Clearly, laser is first coupled to the cluster-electrons and then other secondary processes begin. Laser absorption via electron-ion collision (CA) is insignificant for laser intensity \(I_0>10^{16}\,\text{ W/cm}^{2}\) and wavelength \(\lambda > 600\) nm^{21,22,23,24}. In this regime, right after the inner ionization, increasing ion charge density \(\rho _\mathrm {i}(t)\) causes the Mie-plasma frequency \(\omega _\mathrm {M}(t)\!=\!\sqrt{{4\pi \rho _\mathrm {i}(t)}/{3}}\) to overtake the laser frequency \(\omega = 2\pi c/\lambda\) and plasma becomes overdense (atomic units (a.u.) \(\vert e\vert = m_0 = \hslash = 4\pi \epsilon _0 = 1\) are used unless noted explicitly). Later, \(\rho _\mathrm {i}(t)\) gradually drops due to Coulomb expansion and the famous linear resonance (LR) condition \(\omega _\mathrm {M}(t)\!=\!\omega\) is met during the laser pulse, typically after tens of femtosecond. Absorption via LR has been widely studied^{25,26,27,28}. It is possible to create higher charges and more laser is absorbed by LR as the electric field enhancement dominates shielding inside the cluster. However, in the few-cycle pulse-regime \(\sim 10\)-fs or below^{29,30}, insufficient cluster-expansion forbids LR. But, as the driven electron’s excursion amplitude *r*(*t*) increases beyond the harmonic regime of the over-dense potential by the laser, its eigen-frequency \(\Omega [r(t)]\) drops below \(\omega _\mathrm {M}\). Anharmonic resonance (AHR) occurs in the anharmonic potential when decreasing \(\Omega [r(t)]\) of electron meets \(\omega\) and the electron is promptly ejected out of the cluster with irreversible energy gain^{31,32,33,34}. AHR was shown as a strong collisionless mechanism with short pulses by rigid sphere models (RSM), molecular dynamics (MD) and particle-in-cell (PIC) simulations^{31,32,33,34,35,36,37}. So called “vacuum heating”^{38,39} for LCI is less clear for \(I_0<\!\!10^{18}\,\text{ W/cm}^{2}\).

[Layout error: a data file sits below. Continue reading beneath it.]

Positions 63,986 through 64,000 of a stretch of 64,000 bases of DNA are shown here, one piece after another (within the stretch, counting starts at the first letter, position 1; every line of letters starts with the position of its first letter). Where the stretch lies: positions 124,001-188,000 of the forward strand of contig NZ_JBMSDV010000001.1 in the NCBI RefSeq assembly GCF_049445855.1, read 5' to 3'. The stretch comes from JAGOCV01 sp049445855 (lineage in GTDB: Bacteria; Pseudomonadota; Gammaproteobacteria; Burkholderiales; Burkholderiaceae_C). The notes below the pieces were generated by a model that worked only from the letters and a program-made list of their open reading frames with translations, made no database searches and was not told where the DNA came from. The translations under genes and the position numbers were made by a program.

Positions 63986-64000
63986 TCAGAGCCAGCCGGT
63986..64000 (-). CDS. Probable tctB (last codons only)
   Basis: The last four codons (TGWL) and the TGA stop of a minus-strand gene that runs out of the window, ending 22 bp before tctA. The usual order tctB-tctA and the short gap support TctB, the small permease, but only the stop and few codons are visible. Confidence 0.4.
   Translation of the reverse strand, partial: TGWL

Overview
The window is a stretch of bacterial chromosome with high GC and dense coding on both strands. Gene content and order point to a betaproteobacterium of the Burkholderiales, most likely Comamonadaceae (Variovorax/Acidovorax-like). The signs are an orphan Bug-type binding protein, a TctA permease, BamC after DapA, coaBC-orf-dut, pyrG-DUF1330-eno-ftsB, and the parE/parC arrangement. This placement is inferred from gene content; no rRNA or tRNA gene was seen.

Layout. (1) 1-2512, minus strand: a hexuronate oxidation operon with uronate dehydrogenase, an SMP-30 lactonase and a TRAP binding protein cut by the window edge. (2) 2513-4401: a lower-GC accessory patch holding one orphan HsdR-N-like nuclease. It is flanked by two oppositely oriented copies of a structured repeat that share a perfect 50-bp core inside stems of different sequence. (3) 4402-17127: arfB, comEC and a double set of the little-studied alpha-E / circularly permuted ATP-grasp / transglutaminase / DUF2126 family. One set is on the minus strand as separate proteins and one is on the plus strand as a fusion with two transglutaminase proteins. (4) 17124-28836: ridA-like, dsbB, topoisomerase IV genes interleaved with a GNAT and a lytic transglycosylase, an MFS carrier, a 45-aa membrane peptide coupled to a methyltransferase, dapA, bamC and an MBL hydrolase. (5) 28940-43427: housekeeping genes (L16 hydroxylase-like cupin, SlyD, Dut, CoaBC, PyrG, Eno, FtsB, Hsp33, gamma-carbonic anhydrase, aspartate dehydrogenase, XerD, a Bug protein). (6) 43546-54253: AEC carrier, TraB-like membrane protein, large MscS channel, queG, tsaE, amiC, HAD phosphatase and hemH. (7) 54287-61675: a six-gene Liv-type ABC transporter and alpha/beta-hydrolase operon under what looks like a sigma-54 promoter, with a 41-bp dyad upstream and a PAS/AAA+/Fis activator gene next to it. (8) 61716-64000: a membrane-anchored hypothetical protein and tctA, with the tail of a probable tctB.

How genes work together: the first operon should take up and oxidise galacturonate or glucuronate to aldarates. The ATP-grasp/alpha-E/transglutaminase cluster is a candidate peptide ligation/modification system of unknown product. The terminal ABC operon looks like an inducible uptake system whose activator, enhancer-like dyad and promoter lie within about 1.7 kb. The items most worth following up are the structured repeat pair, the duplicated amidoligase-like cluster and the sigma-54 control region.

While many experiments demonstrated energetic electrons^{12,13,14,15,17,40} with \(I_0<10^{18}\,\text{ W/cm}^{2}\) for \(\lambda \approx 780-800\) nm, and various mechanisms were proposed through analytical models^{8,24,31,32,33,34,37,41} and numerical simulations^{8,42,43,44} to justify experimental findings; *still* there is no consensus for the maximum energy \({\mathcal {E}_A}^{max}\) that an electron can gain (on an average) for a given set of laser and cluster parameters. In fact, historic experiment^{13} claiming multi-keV electron energy and its double peak spectrum were later called into question^{14,40}; but values of \({\mathcal {E}_A}^{max}\) in those cases were found about \(\approx 2.2\) times the electron’s ponderomotive energy \(U_\mathrm {p}= I_0/4\omega ^2\) (the average energy of a free electron in an oscillating field \(\sim \sqrt{I_0}\sin {\omega t}\)). Similarly, various oscillator models^{24,31,32,33,34,37,41}, MD and PIC simulations^{33,34,37,41,42,45,46,47,48,49} showed \({\mathcal {E}_A}^{max}\) near \(3.2U_\mathrm {p}\). Thus our extensive survey (see Table 1) reveals that in the collisionless regime of LCI, value of \({\mathcal {E}_A}^{max}\) *mostly* remains close to the famous \(3.17 U_\mathrm {p}\) of the laser-atom interaction^{50,51,52}; except in a few cases^{43,44,53} where electron’s energy around \(8U_\mathrm {p}\) (or more) were also reported which is imprecise to us. Possibly, collisional events were much active therein. Nevertheless, *the primary objective* of this work is to increase \({\mathcal {E}_A}^{max}\) of cluster-electron *far beyond* \(U_\mathrm {p}\).